Julia Grant was in her early 20s when a business associate suggested she start her own business.
Grant, an engineer who had become proficient in computer-aided-design software, began slowly. She accepted an independent gig that was expected to last roughly six months but paid more than she made in a year. And in case the new venture did not work out, she took a leave of absence from her job rather than simply resigning.
That safety net turned out to be unnecessary. Grant's business, Autodraft Inc., which does business as Adraft, is celebrating its 25th year.
A fourth-generation engineer, Grant had always been interested in math and science and how things worked. The business grew largely through word-of-mouth with her dedication to her customers.
"It amazes me how many companies don't know their customers or don't care," she says. "I want to know more about them than they do."
Founded in 1988, Fairport-based Adraft specializes in helping companies with their computer-aided design and engineering needs, keeping in mind both technical and business requirements and the future direction of these applications and technology.
The firm works mainly with manufacturers in the areas of mechanical design, electrical controls design, plant engineering and design, and product lifecycle management.
"We help manufacturing companies stay competitive in a global environment," Grant says.
Adraft also assists companies that design engineered products in sales automation and with technical marketing.
In addition to providing engineering management services, Adraft is a value-added reseller, trainer, designer/drafter, implementation house, consultant and technical supporter.
The business is qualified to train firms on computer programs from California-based Autodesk Inc., a multibillion-dollar software firm and leading supplier of 2-D and 3-D software, mainly to the building and manufacturing industries.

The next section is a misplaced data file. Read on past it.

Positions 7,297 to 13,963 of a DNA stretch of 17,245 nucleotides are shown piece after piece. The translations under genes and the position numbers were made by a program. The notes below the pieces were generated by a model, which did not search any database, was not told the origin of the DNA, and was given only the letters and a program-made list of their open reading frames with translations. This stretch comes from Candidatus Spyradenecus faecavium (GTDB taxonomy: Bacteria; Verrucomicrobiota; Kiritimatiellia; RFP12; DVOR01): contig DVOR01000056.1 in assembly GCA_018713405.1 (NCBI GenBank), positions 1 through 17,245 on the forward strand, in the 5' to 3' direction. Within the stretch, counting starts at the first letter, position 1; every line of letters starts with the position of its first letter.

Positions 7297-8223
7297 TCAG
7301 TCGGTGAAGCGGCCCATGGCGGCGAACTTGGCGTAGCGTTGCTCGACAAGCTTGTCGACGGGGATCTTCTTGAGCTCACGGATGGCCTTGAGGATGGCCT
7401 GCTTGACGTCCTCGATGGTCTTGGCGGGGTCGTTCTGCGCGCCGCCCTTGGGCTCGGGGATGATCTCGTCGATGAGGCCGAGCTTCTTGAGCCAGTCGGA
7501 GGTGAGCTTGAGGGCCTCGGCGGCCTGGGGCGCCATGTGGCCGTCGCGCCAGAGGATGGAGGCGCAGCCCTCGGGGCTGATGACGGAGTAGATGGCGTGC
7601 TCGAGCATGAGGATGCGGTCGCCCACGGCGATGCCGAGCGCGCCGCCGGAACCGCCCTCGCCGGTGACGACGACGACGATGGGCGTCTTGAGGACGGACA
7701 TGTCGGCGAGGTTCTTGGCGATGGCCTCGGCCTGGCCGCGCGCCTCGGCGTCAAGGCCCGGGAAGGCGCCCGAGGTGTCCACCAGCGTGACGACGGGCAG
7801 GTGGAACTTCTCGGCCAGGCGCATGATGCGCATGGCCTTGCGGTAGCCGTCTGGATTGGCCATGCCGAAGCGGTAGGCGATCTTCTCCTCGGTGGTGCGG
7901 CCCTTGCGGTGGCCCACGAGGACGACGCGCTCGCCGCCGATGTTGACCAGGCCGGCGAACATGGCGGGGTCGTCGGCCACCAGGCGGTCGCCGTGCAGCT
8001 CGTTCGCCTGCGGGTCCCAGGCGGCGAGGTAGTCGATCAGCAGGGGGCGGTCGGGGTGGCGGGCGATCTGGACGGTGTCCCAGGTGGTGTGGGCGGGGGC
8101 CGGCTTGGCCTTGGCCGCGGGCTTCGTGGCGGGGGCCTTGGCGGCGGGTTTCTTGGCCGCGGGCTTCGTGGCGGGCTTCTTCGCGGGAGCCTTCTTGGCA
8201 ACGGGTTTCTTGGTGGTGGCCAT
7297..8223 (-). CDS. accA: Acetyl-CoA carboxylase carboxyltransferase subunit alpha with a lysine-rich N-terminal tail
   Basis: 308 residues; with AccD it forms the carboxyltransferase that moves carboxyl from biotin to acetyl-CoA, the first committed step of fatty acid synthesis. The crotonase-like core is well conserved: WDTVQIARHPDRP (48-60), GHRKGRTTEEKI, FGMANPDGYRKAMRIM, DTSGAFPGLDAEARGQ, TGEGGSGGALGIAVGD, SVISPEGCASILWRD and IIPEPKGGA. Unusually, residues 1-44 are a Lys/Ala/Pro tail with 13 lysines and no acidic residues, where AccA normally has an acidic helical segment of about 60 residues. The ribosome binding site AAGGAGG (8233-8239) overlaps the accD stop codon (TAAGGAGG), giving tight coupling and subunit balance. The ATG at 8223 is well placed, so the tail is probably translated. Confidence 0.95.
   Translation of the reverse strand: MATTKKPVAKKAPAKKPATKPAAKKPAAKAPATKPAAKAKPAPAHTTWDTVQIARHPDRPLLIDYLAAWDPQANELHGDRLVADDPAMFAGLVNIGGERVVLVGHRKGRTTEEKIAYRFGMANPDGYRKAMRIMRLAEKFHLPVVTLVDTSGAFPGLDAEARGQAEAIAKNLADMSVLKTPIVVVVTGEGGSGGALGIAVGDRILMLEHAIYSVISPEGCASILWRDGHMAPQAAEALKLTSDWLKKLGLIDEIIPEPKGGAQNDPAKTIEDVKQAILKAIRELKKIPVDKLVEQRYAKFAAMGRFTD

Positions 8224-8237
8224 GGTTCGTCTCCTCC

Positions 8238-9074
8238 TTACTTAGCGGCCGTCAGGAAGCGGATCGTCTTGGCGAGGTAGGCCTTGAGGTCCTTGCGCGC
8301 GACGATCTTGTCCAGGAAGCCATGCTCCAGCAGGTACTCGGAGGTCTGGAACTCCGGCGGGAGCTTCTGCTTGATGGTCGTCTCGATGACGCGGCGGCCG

Adraft serves clients in Central and Western New York, as well as northern Pennsylvania. The engineering management firm also has some global and large corporate accounts, such as Eastman Kodak Co., Pactiv Corp. and SPX Corp.
Adraft employs 14 people. It is housed in a renovated 1885 schoolhouse on Baird Road and has additional locations in Buffalo and Rochester. The staff includes engineers, salespeople and administrators.
Grant, 48, is Adraft's CEO. Her co-founder and first partner left the business a few years ago, but her chief financial officer-who is also her mother, Carolyn Grant-now is a partner.
Grant says the firm has no long-term debt; sales are in the $5 million range.
Besides helping manufacturing operations to prosper and stay in this area, Grant also is committed to encouraging young people, especially girls, to pursue careers in fields such as manufacturing and engineering. She expects Adraft to continue growing, particularly in computer simulation and data management services.
Adraft also is working with customers on 3-D printing, also called additive manufacturing, which is gaining popularity in the industry.
"The industry is getting wild, almost revolutionary," Grant says.
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